Tommie Copper advertised its copper-infused compression garments with the slogan: “Life Hurts. Find Relief.” Now, the company is itself hurting, after the FTC announced a settlement that requires it to pay over $1 million in monetary relief and to change the way it substantiates its claims.
Tommie Copper claimed that the “patented 56 percent copper-infused nylon yarn” and “exclusive multi-directional compression technology” in its compression garments could effectively treat chronic or severe pain, including pain caused by arthritis and multiple sclerosis. In some cases, the company also claimed that the garments were more effective than drugs or surgery.
The ads frequently featured testimonials from people who claimed that Tommie Copper products had relieved them of serious pain. Even TV celebrity Montel Williams recounted how Tommie Copper has helped in his 13-year battle against the pain caused by multiple sclerosis, saying that “Tommie Copper is truly pain relief without a pill.”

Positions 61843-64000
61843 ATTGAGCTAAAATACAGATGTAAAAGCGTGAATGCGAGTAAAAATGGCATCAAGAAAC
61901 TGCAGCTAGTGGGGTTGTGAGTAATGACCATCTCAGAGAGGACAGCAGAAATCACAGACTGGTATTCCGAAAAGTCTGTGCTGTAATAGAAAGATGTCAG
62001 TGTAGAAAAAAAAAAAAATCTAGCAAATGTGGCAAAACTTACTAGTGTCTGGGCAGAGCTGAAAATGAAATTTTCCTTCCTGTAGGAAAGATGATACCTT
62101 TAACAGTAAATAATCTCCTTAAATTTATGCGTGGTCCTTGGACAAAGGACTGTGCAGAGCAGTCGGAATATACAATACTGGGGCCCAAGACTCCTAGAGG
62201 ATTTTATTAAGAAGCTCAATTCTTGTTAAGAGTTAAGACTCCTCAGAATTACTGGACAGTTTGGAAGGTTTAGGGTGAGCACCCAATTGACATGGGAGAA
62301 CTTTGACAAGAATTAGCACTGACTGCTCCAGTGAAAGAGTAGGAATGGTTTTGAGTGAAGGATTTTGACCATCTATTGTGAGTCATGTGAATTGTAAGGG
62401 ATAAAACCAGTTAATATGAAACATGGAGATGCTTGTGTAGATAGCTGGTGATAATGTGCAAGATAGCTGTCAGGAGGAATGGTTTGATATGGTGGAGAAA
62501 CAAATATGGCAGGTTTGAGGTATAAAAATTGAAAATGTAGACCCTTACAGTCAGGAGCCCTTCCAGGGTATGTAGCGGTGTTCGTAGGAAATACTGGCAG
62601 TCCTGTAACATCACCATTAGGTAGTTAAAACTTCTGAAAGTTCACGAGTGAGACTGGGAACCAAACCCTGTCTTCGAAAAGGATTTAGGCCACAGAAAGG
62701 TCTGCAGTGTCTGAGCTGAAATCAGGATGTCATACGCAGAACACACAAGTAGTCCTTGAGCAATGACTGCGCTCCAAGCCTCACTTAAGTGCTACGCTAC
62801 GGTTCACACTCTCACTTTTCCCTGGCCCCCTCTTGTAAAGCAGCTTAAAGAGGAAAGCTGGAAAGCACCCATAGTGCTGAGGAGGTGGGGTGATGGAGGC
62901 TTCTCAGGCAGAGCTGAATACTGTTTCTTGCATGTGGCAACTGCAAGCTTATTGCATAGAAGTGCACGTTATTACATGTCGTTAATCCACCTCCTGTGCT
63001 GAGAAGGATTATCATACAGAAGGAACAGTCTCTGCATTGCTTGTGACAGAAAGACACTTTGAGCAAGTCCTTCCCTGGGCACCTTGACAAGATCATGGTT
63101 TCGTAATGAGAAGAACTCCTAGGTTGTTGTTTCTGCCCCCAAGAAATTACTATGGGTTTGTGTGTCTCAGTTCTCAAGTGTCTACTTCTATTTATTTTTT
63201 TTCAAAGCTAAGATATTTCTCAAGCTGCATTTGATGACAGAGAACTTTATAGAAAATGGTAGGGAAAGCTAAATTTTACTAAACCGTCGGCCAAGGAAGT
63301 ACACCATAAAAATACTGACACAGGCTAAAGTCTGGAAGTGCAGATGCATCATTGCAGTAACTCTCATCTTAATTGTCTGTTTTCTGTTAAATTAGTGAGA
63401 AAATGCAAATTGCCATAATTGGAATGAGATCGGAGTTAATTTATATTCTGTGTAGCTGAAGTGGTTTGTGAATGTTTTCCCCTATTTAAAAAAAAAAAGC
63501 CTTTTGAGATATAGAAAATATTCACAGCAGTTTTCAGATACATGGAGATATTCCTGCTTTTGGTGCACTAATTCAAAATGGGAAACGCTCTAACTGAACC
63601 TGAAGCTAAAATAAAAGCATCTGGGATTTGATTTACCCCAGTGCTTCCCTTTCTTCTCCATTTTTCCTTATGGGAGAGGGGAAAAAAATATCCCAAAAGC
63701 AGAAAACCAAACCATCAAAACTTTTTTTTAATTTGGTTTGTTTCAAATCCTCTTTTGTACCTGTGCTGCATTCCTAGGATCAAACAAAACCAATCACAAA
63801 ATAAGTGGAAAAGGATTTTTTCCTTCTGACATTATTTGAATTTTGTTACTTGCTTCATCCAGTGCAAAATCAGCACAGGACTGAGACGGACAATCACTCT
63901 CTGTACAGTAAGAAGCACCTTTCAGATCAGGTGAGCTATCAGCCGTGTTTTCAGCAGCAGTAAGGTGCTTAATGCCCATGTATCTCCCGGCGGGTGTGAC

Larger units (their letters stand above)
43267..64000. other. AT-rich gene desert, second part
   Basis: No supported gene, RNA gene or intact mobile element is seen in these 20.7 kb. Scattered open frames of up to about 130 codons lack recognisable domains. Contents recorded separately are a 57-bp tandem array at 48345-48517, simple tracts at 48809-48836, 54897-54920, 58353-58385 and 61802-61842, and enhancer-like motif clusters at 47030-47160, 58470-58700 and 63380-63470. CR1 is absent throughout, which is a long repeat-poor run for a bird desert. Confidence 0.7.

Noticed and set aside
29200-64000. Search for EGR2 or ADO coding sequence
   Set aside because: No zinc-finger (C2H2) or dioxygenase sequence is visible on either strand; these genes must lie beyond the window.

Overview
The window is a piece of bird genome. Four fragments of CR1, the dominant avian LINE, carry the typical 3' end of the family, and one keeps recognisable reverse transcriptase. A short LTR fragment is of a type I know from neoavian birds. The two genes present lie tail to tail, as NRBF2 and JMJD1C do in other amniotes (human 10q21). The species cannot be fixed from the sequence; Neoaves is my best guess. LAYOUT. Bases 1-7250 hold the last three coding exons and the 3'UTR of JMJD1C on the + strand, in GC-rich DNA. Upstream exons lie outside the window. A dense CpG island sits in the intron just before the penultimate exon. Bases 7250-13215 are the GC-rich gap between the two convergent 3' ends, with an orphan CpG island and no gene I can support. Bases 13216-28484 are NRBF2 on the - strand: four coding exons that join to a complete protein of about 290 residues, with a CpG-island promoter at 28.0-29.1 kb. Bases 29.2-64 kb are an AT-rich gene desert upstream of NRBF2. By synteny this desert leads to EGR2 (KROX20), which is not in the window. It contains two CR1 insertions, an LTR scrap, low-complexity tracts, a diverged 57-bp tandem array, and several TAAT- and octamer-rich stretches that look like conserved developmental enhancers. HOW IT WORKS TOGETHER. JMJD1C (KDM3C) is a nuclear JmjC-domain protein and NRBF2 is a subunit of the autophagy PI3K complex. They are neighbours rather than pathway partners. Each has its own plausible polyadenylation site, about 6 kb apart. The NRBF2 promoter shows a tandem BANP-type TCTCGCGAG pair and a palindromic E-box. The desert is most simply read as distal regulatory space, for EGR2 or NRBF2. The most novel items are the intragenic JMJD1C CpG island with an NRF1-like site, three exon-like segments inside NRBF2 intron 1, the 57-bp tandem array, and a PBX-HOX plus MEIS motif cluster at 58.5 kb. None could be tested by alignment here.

According to the FTC, though, the company didn’t have the evidence to support these claims. As part of its settlement, Tommie Copper agreed not to make similar claims unless they were supported by human clinical testing that is randomized, double-blind, placebo-controlled, and conducted by qualified researchers. The settlement also addresses standards for other types of claims, and imposes an $86.8 million judgment, which will be partially suspended upon payment of $1.35 million.
This isn’t the first case the FTC has brought involving health or performance claims for apparel. (In fact, we’ve posted about previous settlements involving claims made by Skechers and Reebok.) But it does underscore the importance of having adequate substantiation for these types of claims, as well as the significant consequences of not doing so.